I was reading an online Time article today about the rise and fall of Blackberry (“How BlackBerry Went From World’s Hottest Tech Company to a Punchline”), and it made me wonder how some of the most brilliant captains of industry could fail to avert such a catastrophe. “As recently as 2009, BlackBerry was named by Fortune as the fastest growing company in the world, with earnings exploding by 84% a year. Since 2009, however, BlackBerry’s stock price has collapsed by a stomach-churning 90%…”
How could BlackBerry executive management let this happen? Part of the answer has to do with hubris – the delusion that enterprises that serve the market can steer the market. Time and time again, companies learn the hard way that markets go where they want.
BlackBerry built their empire on business communications, and “failed to anticipate that consumers — not business customers — would drive the smart phone revolution.” The fact is that consumers drive EVERY technology revolution, once the technology goes mainstream. Trying to separate business from consumer markets is a short-sighted strategy.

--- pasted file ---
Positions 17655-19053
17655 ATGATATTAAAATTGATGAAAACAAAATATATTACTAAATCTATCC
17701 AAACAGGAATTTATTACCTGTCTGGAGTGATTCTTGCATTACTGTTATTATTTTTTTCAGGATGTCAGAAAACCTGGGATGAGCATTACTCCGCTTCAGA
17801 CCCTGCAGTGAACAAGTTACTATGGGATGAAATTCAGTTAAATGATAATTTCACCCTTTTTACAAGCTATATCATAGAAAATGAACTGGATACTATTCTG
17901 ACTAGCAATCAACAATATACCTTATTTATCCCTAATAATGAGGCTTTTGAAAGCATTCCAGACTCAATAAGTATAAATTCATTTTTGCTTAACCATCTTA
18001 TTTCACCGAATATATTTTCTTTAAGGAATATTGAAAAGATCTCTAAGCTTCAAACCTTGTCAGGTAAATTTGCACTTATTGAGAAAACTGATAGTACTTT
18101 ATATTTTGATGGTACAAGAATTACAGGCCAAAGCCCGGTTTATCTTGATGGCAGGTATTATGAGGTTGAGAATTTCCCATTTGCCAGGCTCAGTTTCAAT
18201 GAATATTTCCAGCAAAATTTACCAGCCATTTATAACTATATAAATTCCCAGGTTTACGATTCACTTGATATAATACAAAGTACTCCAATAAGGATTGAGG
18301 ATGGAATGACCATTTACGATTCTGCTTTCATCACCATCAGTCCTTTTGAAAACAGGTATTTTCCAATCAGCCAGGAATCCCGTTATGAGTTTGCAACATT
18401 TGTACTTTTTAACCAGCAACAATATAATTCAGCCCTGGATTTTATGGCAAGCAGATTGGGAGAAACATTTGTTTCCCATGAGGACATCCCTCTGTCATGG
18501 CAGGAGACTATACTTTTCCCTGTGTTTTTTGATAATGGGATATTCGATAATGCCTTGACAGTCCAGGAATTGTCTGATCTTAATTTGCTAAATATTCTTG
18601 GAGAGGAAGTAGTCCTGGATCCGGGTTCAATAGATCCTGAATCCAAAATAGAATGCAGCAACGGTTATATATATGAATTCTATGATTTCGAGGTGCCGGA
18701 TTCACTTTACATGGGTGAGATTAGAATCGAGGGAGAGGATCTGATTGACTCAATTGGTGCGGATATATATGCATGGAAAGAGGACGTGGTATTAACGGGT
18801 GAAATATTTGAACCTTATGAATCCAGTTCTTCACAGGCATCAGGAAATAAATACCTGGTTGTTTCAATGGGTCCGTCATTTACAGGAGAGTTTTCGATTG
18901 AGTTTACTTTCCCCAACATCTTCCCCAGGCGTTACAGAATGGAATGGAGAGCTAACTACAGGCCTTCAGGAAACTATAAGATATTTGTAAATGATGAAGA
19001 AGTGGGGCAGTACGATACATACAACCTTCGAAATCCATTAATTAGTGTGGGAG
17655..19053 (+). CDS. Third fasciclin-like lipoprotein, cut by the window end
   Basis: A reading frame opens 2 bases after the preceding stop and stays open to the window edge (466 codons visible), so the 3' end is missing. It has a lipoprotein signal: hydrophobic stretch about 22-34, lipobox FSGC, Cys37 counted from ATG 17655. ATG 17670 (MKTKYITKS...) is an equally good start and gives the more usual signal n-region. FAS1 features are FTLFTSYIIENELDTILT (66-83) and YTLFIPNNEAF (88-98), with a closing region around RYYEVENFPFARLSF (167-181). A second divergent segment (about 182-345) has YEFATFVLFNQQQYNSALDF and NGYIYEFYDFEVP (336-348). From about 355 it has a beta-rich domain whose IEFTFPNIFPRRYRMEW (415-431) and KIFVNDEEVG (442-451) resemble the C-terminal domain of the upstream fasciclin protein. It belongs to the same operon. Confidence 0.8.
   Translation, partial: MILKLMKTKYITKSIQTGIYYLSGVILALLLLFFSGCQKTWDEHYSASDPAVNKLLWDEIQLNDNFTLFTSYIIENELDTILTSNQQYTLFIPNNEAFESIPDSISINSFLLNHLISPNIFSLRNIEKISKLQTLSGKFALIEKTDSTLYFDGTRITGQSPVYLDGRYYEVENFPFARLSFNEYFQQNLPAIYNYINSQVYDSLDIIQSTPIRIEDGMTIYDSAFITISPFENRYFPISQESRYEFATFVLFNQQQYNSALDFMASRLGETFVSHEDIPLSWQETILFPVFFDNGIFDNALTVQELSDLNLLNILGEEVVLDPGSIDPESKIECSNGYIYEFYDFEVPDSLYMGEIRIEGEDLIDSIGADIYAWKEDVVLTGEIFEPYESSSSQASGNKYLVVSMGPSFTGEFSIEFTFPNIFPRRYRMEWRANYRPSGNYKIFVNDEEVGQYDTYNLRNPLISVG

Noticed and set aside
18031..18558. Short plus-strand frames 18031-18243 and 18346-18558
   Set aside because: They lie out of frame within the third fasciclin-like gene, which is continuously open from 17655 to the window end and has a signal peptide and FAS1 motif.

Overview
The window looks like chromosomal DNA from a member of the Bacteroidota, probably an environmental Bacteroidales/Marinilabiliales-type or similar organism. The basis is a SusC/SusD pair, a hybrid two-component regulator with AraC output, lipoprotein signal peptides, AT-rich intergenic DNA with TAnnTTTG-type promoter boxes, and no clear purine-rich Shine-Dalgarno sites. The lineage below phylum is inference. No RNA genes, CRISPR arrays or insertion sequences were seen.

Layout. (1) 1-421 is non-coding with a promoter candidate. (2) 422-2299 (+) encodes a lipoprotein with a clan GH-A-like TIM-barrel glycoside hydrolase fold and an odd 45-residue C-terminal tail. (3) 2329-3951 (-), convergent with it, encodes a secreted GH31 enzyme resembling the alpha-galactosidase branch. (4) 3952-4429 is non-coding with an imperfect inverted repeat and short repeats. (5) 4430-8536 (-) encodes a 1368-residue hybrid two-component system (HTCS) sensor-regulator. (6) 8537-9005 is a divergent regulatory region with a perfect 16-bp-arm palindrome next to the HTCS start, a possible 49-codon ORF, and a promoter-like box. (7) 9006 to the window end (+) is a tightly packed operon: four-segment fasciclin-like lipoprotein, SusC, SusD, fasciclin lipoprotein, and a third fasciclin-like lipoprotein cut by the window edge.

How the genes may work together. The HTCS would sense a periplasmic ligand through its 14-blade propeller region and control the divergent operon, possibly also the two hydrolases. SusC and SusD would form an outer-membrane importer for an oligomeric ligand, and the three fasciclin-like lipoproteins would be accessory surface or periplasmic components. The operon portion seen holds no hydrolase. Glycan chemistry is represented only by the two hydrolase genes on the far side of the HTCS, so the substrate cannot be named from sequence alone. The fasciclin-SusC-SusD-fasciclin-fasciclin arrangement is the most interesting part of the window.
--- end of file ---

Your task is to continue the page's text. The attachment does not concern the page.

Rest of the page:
Now we’re dealing with another revolution that comes as an inevitable consequence of the blurring of lines between the business and consumer worlds – BYOD. There’s no use fighting it – it’s going to happen, and forward thinking organizations are rapidly adopting policies and processes to accommodate the use of personal communication devices for work.
Yes – it’s inconvenient and expensive for corporate IT departments to ramp up solutions necessary to protect corporate data on multiple mobile device types running multiple operating systems, but it’s necessary. Many organizations are choosing to outsource Mobility Management Services in order to get up and running quickly. These investments of time, effort, and expense are worth it for enterprises that want to remain competitive…and avoid becoming a punchline.